When my colleagues and I started talking about how to incorporate trauma-informed practices into our classrooms, we searched for other programs to visit and observe. It became apparent very quickly that, although many schools offered some trauma-informed strategies, few had fully implemented the practices. Our building, as well as our district, has spent the last three years giving our staff professional development and implementing trauma-informed practices in all settings of our school day. The school that I teach at recently became the first school in the United States to be accredited as a Trauma-Informed School by Starr Commonwealth. I want to give you a day-in-the-life look of a trauma-informed school and classroom. Even though you may not physically be in our classrooms, I hope that this walk through gives you an idea of our day and some ideas to integrate into your own school.
Our school days begins with an individual greeting for each student, whether a high-five, a handshake, a hug, or verbal welcome to the day. We know that trauma does not always mean a one time event and that some students experience long term trauma due to poverty or other day to day situations. By greeting our students, we want to remind them that we are happy to see them and we offer a safe space for learning. All of our students receive a free breakfast and many teachers use this time to do a check-in with students who may be struggling or look like they need some additional time for connection.
Let’s take a look around the classroom. Each classroom has a “calm down” space or “quiet corner”. This space looks different in each classroom and varies along grade levels as well. In our kindergarten classrooms, you may see a small tent with a carpet inside and a box of calm down items. An upper elementary classroom may have a beanbag and some netting overhead along with a box of calm down tools. Students utilize these areas as needed throughout the school day. The calm down kits contain visual reminder cards of calm down strategies, fidgets, sand timers, thinking putty, and squeeze balls. Many classrooms also have alternative seating such as standing desks, collaborative groupings, stools, etc. Some things you won’t see in our classrooms are color charts or time out areas; we have found those procedures do not align with our trauma-informed training and often alienate students.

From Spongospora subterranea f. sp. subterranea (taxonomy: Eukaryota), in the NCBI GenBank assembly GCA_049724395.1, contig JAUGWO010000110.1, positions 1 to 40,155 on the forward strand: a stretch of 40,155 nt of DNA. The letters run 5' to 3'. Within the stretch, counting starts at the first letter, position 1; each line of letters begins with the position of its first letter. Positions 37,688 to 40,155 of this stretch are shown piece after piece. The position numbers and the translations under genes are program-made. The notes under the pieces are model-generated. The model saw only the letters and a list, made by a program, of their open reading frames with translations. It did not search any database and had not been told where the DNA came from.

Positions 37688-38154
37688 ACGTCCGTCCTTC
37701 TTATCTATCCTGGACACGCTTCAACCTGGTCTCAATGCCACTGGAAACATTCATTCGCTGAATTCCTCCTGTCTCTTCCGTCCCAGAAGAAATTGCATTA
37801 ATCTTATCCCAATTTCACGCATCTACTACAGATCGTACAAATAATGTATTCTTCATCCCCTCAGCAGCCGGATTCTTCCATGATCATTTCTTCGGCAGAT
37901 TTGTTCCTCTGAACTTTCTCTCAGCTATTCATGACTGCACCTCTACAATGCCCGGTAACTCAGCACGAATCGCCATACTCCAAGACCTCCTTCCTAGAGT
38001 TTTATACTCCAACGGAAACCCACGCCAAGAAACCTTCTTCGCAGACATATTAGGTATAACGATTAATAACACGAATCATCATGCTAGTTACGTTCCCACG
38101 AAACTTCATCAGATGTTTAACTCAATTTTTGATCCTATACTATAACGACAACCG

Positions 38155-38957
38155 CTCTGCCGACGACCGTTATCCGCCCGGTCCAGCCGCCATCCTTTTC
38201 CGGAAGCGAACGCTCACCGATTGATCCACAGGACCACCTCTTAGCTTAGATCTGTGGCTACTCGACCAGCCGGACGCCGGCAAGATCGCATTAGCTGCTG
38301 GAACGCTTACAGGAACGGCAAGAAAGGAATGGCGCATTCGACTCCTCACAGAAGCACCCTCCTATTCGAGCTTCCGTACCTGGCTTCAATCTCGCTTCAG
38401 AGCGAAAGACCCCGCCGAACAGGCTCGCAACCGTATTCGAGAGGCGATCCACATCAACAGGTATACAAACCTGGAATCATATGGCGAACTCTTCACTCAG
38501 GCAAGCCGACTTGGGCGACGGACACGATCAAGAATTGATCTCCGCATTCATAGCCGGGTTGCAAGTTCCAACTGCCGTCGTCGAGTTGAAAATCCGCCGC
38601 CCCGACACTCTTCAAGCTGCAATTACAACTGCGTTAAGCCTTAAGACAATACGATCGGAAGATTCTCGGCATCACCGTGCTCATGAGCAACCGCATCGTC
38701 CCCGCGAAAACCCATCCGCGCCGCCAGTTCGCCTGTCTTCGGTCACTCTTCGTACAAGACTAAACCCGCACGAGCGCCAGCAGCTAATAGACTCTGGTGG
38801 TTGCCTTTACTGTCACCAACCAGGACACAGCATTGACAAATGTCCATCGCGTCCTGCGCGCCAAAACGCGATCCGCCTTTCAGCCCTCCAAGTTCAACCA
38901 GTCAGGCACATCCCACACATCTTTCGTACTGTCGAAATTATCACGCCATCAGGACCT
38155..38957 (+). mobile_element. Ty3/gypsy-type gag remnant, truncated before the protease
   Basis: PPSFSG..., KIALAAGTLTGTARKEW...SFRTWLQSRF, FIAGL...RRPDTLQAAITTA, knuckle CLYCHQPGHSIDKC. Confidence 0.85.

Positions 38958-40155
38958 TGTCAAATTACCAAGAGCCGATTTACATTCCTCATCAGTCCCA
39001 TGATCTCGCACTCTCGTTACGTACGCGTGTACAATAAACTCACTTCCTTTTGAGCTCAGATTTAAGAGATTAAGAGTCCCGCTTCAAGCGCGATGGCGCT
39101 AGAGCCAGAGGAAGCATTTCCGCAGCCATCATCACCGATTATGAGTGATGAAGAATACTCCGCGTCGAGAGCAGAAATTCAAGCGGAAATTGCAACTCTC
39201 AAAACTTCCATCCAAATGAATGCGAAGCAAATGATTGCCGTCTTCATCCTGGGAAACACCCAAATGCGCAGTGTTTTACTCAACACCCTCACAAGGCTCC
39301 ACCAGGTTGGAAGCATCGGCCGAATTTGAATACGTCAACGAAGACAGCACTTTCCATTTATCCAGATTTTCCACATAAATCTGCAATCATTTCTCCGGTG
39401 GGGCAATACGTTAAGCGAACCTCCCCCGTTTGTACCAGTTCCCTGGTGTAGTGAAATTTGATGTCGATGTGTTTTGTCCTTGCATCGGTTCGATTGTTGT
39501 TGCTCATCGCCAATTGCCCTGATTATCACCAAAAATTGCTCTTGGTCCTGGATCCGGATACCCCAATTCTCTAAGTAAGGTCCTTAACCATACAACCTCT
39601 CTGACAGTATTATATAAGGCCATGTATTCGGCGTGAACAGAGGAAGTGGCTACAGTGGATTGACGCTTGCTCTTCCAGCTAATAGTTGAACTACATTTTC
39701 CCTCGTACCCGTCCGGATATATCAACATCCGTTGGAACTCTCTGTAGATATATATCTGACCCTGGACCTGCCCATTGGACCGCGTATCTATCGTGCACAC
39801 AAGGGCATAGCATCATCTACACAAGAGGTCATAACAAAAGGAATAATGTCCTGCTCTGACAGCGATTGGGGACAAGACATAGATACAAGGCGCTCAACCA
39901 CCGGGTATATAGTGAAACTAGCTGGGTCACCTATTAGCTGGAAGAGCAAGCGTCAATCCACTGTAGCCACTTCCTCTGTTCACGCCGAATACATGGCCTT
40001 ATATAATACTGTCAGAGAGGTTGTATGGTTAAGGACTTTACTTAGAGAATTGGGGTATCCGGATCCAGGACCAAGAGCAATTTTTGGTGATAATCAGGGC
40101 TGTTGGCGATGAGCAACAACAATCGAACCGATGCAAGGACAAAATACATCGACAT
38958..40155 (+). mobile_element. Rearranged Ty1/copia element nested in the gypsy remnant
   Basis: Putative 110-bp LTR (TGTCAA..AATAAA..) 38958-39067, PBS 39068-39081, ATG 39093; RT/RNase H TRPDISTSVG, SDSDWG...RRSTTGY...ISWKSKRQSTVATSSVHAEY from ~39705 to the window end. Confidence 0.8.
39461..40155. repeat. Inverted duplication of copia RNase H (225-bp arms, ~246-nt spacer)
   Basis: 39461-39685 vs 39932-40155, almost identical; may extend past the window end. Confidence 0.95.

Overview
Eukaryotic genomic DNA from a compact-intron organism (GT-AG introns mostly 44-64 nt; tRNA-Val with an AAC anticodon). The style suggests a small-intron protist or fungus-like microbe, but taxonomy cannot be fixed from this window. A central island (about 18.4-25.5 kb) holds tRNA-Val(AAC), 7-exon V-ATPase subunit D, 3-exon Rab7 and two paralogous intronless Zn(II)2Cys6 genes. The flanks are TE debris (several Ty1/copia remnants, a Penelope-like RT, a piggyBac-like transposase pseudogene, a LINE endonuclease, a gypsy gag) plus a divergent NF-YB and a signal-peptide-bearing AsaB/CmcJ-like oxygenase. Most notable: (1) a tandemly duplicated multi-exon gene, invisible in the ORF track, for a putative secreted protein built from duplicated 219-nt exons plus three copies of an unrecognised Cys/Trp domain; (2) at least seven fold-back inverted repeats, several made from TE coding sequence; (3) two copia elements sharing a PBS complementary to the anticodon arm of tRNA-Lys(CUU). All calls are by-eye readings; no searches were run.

As the day goes on, curriculum instruction is intermingled with social emotional learning. Time is spent building relationships with both peers and adults. Each classroom begins the school year with at least one restorative circle a day. Restorative circles build community in the classroom, allow for the work of restorative practice to happen, and continue to happen regularly throughout the school year. Some of the circles are community building and some of the circles are problem solving or solution seeking. These circles build resiliency skills in our students and we have seen the same verbiage in the circle overflow into less structured settings such as lunch and recess.
Throughout the day, some of our students may visit the sensory room, designed with the help of our district occupational therapist. We also have brain gym activities in the hallway for a quick brain break and return to class for those who need that type of sensory input. In the classroom, brain breaks are done frequently to give the students an opportunity to get up and move and refocus on the academic portion of the day.
All of our students receive lunch and each grade level spends recess together. We have partnered with Playworks to help teach our students how to play and to incorporate problem-solving strategies during play and in other settings. Some of our older students are peer mentors for our younger students and can be seen proudly leading a game on the playground.
As the day winds down, teachers say goodbye to their students in a way very similar to their morning greeting. Teachers may also do a second restorative circle if they feel it would benefit the class as the school day ends. Students can also be found doing a checkout with their teacher to touch base about their day and discuss goals for the next day of learning.
We’ve learned that trauma-informed practices aren’t just something you do but, instead, a mindset shift of the way we interact with our students. Students come to us with a story and a history that may have included trauma. We have found trauma-informed strategies are effective and have changed the culture of our school. Thank you for visiting today, I hope you are able to take away an idea to use in your own school.